Posted on June 21st, 2010 in clean government, Colorado Politics, Fiscal Policy, liberty, PPC | Written by Ben | No Comments »
Last night I posted a quick analysis on the fresh survey data on Colorado’s big-ticket 2010 political races. Down the ticket, state treasurer hopeful Walker Stapleton has a 10-point lead on J.J. Ament — who only a month ago won a resounding victory at the State Assembly. Having bypassed the assembly process, Stapleton successfully petitioned onto the ballot.
The big numbers: Stapleton 41, Ament 31, Undecided 28. And according to the crosstabs underneath, Stapleton lead (or at least is statistically tied) among all demographic groups — age, gender, race, region, etc. Even the pro-Tea Party voters narrowly picked Stapleton over Ament, 37-34.
“This poll clearly shows that our message is resonating with voters across Colorado. Voters don’t want another politician,” said Stapleton campaign spokesman Michael Fortney. “They want to elect someone with real business experience from the private sector to get our state back on track.
“This poll shows that we are in a great position but we are going to continue to work hard to earn every vote.”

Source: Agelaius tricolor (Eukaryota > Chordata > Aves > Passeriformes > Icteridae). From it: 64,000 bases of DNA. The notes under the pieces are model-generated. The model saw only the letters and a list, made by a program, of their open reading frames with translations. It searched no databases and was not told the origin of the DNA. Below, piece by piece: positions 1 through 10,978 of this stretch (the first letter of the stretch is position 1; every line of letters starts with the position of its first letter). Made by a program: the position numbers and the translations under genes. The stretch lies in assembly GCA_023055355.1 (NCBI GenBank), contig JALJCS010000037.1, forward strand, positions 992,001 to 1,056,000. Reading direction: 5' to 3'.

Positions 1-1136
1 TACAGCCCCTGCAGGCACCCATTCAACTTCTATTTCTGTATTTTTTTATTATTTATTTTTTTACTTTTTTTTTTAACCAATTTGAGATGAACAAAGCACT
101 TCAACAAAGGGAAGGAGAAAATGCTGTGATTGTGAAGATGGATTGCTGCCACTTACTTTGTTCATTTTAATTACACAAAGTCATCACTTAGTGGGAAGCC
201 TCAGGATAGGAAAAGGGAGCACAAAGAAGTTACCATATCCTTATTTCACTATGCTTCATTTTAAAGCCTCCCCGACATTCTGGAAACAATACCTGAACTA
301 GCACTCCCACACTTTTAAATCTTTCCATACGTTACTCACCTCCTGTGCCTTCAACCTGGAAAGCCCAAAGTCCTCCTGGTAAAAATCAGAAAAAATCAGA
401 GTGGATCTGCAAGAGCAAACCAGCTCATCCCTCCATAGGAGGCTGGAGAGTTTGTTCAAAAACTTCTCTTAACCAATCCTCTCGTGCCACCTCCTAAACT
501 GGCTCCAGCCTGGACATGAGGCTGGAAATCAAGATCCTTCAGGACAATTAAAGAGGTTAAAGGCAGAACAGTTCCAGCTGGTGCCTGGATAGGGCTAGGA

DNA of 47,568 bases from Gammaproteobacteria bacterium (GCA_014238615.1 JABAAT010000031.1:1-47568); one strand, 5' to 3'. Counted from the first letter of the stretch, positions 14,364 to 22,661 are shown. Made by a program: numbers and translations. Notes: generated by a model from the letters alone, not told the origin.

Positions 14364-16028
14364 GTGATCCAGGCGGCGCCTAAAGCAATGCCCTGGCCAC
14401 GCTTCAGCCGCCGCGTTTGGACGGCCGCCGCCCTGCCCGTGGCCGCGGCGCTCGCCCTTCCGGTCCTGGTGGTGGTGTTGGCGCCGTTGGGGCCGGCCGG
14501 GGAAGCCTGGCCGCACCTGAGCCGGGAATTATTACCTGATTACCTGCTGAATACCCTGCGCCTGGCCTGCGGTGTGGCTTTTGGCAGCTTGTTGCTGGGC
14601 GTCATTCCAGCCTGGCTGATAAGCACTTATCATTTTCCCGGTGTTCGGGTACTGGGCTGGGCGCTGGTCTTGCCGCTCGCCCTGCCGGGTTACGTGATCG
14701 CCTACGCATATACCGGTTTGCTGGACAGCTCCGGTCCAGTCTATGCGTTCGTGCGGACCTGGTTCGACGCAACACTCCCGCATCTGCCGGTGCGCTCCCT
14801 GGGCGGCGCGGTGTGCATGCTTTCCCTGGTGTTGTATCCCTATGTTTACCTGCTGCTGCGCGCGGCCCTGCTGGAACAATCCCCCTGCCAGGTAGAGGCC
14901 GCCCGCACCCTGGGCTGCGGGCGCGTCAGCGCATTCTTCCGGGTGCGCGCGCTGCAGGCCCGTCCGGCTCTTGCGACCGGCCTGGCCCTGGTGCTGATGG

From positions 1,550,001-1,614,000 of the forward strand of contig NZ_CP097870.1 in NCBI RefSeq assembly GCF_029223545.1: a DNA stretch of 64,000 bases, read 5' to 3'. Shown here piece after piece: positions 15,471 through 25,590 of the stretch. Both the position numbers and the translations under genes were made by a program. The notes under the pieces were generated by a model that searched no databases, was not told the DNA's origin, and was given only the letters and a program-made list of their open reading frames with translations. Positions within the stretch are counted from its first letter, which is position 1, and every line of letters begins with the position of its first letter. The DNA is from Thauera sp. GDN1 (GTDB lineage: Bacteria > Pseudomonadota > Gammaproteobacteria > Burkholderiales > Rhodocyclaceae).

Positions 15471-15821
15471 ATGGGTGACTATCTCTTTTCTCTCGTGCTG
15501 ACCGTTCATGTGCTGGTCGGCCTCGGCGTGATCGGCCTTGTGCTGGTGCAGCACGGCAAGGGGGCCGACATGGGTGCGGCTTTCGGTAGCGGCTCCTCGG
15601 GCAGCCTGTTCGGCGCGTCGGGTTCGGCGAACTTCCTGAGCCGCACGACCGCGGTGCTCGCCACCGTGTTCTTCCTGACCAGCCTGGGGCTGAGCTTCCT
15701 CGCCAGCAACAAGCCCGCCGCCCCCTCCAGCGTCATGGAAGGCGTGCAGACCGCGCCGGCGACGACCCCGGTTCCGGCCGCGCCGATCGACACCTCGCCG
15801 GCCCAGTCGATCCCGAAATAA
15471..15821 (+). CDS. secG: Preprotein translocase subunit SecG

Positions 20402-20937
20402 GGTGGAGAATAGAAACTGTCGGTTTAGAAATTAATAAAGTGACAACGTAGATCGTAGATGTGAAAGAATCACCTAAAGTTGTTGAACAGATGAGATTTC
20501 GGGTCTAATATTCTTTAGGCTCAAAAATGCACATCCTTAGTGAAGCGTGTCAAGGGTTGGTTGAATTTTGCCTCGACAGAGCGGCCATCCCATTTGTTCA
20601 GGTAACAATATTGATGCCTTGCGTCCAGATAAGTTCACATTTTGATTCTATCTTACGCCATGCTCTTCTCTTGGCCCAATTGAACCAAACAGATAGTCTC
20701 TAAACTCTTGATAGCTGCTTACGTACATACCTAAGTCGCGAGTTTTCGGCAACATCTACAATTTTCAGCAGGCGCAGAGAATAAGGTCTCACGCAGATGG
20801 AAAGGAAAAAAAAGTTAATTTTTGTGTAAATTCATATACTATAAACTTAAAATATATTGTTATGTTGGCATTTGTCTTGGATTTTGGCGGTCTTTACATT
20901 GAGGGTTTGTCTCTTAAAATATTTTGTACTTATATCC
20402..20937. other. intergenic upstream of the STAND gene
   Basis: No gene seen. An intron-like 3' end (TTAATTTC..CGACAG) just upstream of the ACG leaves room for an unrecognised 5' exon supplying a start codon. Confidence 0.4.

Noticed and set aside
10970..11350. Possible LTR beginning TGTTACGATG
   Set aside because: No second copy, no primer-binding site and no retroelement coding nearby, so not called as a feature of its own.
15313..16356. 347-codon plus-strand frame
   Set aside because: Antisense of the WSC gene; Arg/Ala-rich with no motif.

No doubt SurveyUSA indeed brings welcome and encouraging news to Walker Stapleton. But along with the lower profile of the state treasurer’s race, the large share of voters without a stated preference and the fact the primary election still looms some seven weeks away, the numbers indicate a race that remains up for grabs.
“The high number of undecided voters in each of these races is evidence that Coloradans have not fully focused on the primary elections,” said Ament spokesman Jesse Mallory.
“As voters further evaluate candidates – we are confident that they will come to the same conclusion as many Colorado leaders, the State GOP convention and numerous TEA parties organizations – and that is Colorado needs a political outsider as treasurer with J. J. Ament’s professional financial experience and a plan to help turn Colorado’s economy around.”
Still, the challenge looms to distinguish Ament from Stapleton to the broader primary electorate. A 3-to-1 cash advantage for the new treasurer poll’s frontrunner only makes the challenge that much harder.
As long as the fiscally conservative Republican team is ready, willing and able come August 11 to oust Cary Kennedy from the state treasurer’s office, I will be pleased.
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